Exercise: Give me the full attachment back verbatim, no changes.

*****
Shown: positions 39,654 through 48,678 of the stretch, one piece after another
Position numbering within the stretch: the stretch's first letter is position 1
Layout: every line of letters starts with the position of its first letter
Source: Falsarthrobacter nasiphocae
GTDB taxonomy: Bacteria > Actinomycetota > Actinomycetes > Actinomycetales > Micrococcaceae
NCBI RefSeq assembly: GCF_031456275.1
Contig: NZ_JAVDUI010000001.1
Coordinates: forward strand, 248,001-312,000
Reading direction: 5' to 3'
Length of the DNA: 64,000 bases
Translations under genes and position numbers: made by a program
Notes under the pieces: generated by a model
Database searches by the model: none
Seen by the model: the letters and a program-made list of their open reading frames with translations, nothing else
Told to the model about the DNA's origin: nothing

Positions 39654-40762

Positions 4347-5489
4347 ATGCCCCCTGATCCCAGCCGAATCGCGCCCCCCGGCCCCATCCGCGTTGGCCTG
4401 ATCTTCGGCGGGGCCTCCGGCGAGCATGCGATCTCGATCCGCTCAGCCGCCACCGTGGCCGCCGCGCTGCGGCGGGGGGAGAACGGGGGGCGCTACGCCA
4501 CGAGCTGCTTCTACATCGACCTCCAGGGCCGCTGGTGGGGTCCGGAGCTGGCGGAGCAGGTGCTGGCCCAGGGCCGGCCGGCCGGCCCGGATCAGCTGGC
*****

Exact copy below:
Shown: positions 39,654 through 48,678 of the stretch, one piece after another
Position numbering within the stretch: the stretch's first letter is position 1
Layout: every line of letters starts with the position of its first letter
Source: Falsarthrobacter nasiphocae
GTDB taxonomy: Bacteria > Actinomycetota > Actinomycetes > Actinomycetales > Micrococcaceae
NCBI RefSeq assembly: GCF_031456275.1
Contig: NZ_JAVDUI010000001.1
Coordinates: forward strand, 248,001-312,000
Reading direction: 5' to 3'
Length of the DNA: 64,000 bases
Translations under genes and position numbers: made by a program
Notes under the pieces: generated by a model
Database searches by the model: none
Seen by the model: the letters and a program-made list of their open reading frames with translations, nothing else
Told to the model about the DNA's origin: nothing

Positions 39654-40762

Positions 4347-5489
4347 ATGCCCCCTGATCCCAGCCGAATCGCGCCCCCCGGCCCCATCCGCGTTGGCCTG
4401 ATCTTCGGCGGGGCCTCCGGCGAGCATGCGATCTCGATCCGCTCAGCCGCCACCGTGGCCGCCGCGCTGCGGCGGGGGGAGAACGGGGGGCGCTACGCCA
4501 CGAGCTGCTTCTACATCGACCTCCAGGGCCGCTGGTGGGGTCCGGAGCTGGCGGAGCAGGTGCTGGCCCAGGGCCGGCCGGCCGGCCCGGATCAGCTGGC